Friday Fifteen

Another Friday, another Friday Fifteen, in which I review fifteen books in fifteen words or less.

1. The Unabridged Journals of Sylvia Plath by Sylvia Plath, Karen V. Kukil (Editor)
It became immediately apparently that Plath was way smarter at 18 than I’ll ever be.

2. The House on Mango Street by Sandra Cisneros
Love the vignette style, fantastic voice. Even jock senior boys in English class liked it.

3. Everything is Illuminated by Jonathan Safran Foer
Feels forced in parts, but moving overall. Foer’s best novel so far.

4. The Cat in the Hat by Dr. Seuss
Made me very nervous as a child. People shouldn’t mess up your house!

5. Eat, Pray, Love by Elizabeth Gilbert
Hated it initially, then got pulled in by Gilbert’s voice. Some nice local history, too.

6. The Witch’s Sister by Phyllis Reynolds Naylor
First in a series; read these obsessively in fifth grade. My limit on horror reading.

7. The Midnight Ride of Paul Revere by Henry Wadsworth Longfellow
Poetical and historical bedtime reading in my household. Fun for New England kids!

8. Happy Birthday Samantha!: A Springtime Story (American Girls: Samantha #4) by Valerie Tripp
The first AG book I read, sparking enthusiasm for the series and the Victorian period.

9. Tiffany’s Table Manners for Teenagers by Walter Hoving
Christmas gift that I kept glancing through. Surprisingly useful stuff for an eleven-year-old

10. Our Mutual Friend by Charles Dickens
Some classic Dickensian style, but the ending fell flat for me.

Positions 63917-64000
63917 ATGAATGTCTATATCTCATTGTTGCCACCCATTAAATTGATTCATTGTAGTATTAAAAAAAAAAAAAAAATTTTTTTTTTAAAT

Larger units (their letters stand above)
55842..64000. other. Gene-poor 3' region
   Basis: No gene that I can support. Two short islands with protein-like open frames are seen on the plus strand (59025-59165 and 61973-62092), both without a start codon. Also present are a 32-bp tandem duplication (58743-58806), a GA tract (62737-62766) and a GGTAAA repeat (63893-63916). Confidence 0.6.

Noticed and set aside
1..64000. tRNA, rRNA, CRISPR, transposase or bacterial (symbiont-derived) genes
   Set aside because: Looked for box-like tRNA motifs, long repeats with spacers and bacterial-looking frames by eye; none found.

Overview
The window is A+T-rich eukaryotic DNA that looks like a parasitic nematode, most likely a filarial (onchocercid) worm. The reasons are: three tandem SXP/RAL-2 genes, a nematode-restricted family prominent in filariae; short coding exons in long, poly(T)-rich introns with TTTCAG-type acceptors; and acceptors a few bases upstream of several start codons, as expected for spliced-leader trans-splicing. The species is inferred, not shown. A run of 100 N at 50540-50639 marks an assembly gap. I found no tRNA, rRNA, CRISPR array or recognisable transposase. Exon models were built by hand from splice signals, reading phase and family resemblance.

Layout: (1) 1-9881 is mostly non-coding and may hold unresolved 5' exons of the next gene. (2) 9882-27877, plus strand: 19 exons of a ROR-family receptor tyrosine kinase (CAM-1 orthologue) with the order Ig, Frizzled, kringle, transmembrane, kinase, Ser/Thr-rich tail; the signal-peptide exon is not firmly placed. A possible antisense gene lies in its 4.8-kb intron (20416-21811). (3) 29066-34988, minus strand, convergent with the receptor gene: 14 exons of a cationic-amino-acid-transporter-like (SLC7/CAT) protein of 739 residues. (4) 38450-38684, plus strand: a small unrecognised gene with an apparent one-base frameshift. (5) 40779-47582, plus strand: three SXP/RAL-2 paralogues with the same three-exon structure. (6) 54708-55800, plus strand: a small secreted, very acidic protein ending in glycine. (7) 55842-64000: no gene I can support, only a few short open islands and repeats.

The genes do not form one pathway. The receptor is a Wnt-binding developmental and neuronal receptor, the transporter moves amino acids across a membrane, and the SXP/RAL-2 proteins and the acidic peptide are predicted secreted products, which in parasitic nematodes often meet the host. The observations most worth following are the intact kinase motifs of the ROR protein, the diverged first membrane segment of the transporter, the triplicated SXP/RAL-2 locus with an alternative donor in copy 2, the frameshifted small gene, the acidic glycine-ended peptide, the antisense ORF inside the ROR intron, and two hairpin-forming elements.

11. Where are You Going, Where Have You Been?: Selected Early Stories by Joyce Carol Oates
The title story is exquisitely eerie, others follow the same unsettling tone.

12. The Disreputable History of Frankie Landau-Banks by E. Lockhart
A recent favorite. Love a heroine who’s not afraid to be clever, bold, and ambitious.

13. Knights of the Kitchen Table (The Time Warp Trio) by Jon Scieszka
I’m holding it in pictures from first day of first grade, so probably liked it.

14. The Emperors Embrace Reflections On Animal Families And Fatherhood by Jeffrey Moussaieff Masson
Summer reading for Bio, ended up enjoying it. Found out why beavers are so awesome.

15. Holidays and Birthdays (Childcraft: the How and Why Library #9) by World Book-Childcraft International
What’s your birthstone? When’s Yom Kippur? My source of all calendar knowledge as a child.

Happy weekend reading!

2 thoughts on “Friday Fifteen

  1. D’oh! I wish I’d read this earlier! It would have served as a fantastic reminder I meant to make it to the library today. 😀

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